Iran’s Department of Environment is looking for the main culprit in the death of tens of thousands of fish in Khor Musa Channel in the Persian Gulf. In September, toxic material including mercury and other elements poured into this water artery and caused the death of at least 20,000 fish. The sudden death of these aquatic creatures has triggered concern about an environmental crisis in the region.
Khor Mousa Channel branches inland from the Persian Gulf. North of Khor Musa lies Port Imam Khomeini and a petrochemical region. With an average depth of between 20 to 50 metres, Khor Musa is home to a variety of aquatic creatures and birds. In some places, this stream flows as deep as 70 metres and, therefore, many ships can travel along it. The economy of many of the local people is dependent on fishing on this waterway.
The main reason for the death of the fish has been identified as the transfer of toxic material from the Port Imam Petrochemical Complex into Khor Musa. In the first days of the incident, the Khuzestan Department of Environment announced that, in an unprecedented move, the Port Imam Petrochemical Complex had discharged hazardous chemical products into the northwestern coast of the Persian Gulf, and they have leaked into the water. The products are said to include mercury and styrene.
Styrene is a highly toxic organic compound used in the production of plastic and polystyrene and it is highly inflammable and even explosive. Mercury also has very hazardous and toxic compounds, and when they are stored in the bodies of fish, they enter into the human food chain.
The head of the Khuzestan Department of Environment has announced that it is pursuing this matter through legal channels. He added that the Port Imam Petrochemical Complex has a history of neglecting its environmental commitments and the DOE is determined to shut it down through legal channels if it persists in such violations. The report indicates that the Port Imam Petrochemical Complex previously had promised to stop using mercury in some of its products and update its processes with more modern methods. The discharge of toxic material by this complex has killed local wildlife in the past.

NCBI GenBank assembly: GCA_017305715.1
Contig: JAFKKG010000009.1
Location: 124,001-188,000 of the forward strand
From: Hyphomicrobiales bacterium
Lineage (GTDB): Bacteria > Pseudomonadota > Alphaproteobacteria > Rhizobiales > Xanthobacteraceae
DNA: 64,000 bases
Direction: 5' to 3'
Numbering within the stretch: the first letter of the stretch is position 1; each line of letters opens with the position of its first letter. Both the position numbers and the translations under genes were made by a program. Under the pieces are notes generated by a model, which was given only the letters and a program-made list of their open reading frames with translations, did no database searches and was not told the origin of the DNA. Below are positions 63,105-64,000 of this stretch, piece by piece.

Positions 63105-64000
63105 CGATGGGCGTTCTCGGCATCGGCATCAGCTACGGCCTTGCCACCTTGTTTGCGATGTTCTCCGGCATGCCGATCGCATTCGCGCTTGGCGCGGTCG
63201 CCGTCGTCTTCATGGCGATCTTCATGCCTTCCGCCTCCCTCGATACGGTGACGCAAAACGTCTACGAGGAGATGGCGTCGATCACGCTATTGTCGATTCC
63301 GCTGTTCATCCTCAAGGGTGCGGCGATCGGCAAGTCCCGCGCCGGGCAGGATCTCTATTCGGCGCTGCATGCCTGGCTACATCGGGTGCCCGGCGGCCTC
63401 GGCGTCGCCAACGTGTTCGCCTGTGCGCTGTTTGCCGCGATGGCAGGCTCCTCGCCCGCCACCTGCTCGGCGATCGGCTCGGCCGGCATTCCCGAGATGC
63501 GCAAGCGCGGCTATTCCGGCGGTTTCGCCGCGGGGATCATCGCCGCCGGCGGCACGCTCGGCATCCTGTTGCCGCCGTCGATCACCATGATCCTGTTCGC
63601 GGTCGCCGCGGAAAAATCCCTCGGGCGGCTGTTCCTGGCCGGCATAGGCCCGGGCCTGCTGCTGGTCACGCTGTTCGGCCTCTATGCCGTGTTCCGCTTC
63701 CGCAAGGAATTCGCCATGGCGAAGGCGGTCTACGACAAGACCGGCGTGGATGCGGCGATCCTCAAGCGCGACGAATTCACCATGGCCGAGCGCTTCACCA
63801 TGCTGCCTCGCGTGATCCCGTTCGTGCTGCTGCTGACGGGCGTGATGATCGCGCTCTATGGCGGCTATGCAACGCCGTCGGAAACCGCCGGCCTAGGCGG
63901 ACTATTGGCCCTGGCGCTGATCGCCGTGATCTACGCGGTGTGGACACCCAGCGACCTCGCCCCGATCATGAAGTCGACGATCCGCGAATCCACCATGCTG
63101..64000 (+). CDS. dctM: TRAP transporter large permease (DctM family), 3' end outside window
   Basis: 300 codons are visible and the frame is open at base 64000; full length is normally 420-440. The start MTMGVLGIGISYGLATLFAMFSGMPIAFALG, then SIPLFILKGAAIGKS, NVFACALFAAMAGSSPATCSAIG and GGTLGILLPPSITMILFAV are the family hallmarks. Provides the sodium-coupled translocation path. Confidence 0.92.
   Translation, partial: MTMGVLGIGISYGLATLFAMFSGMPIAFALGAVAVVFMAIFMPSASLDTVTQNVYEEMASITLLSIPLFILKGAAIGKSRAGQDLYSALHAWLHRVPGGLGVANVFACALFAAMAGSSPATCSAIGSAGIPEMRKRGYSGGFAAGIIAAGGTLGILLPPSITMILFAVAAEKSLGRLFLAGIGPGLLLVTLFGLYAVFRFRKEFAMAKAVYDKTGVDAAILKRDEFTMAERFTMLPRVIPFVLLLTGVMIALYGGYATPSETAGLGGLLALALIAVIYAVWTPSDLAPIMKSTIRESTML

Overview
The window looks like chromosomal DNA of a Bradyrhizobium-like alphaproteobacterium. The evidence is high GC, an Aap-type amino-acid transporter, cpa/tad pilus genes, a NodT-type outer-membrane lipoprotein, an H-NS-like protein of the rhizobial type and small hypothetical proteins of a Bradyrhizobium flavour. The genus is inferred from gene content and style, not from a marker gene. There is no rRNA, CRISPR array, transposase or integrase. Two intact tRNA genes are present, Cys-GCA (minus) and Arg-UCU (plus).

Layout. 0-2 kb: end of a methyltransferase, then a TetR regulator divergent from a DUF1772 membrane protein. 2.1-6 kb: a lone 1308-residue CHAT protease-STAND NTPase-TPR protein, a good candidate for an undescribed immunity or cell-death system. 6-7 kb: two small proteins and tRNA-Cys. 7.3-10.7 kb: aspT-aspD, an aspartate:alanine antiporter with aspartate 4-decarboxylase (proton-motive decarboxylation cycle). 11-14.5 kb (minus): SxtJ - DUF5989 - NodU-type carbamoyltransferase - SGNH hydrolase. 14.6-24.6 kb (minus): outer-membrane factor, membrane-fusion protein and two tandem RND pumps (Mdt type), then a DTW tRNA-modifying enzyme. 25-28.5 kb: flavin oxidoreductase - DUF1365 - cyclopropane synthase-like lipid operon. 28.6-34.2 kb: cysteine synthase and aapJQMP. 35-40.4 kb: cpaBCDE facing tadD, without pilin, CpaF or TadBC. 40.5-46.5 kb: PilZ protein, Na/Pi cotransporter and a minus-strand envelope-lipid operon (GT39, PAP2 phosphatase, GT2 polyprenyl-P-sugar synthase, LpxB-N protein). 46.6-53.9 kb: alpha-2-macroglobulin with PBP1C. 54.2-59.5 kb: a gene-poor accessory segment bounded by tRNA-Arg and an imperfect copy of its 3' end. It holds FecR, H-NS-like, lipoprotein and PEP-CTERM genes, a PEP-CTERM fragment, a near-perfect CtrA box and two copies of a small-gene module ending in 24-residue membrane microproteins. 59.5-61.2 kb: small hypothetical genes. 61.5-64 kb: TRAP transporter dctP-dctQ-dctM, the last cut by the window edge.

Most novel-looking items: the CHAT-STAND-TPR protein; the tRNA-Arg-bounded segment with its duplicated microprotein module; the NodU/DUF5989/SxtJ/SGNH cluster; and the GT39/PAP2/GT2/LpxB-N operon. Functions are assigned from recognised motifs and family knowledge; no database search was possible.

Officials of the Port Imam Petrochemical Complex deny responsibility for the widespread pollution in Khor Musa and say that the death of the aquatic creature is not related to styrene and mercury. They claim expert tests and studies show that styrene and mercury leakage from their complex was not the cause of the fish dying and the Department of Environment must search for the real cause. They claim that the level of leaked styrene is below 50 milligrams per kg, which is not very harmful. They claim the death of the aquatic creatures occurred one hour before these toxins entered the water, according to their research. The complex officials claim the DOE is misleading public perceptions and should show greater scientific accuracy in its findings.
The Department of Environment emphasizes that it has sufficient evidence to prove that the Imam Petrochemical Complex is at fault. It claims the petrochemical wastewater output from the complex has been tested and revealed a sudden surge of toxic styrene and alkaline material, which has caused the death of 20,000 aquatic creatures.
The DOE says it is aware that petrochemical facilities sometimes make an emergency discharge of large quantities of chemicals to avoid fires. It claims, however, that such emergency procedures require them to have adequate drainage basins for such occasions in order to prevent leakage of the material into the environment.
However, the Port Imam Petrochemical Complex does not have such basins and, therefore, it ends up discharging these materials directly into the surrounding environment, where it easily leaks into the sea.
The Port Imam Petrochemical Complex is one of the largest petrochemical complexes in the country, and one has to ask why the DOE has not yet been able to force this industrial giant to follow environmental regulations?
Currently, the case of widespread pollution in Khor Musa region is being dealt with at the Mahshahr Justice Department.
[translated from the Persian original]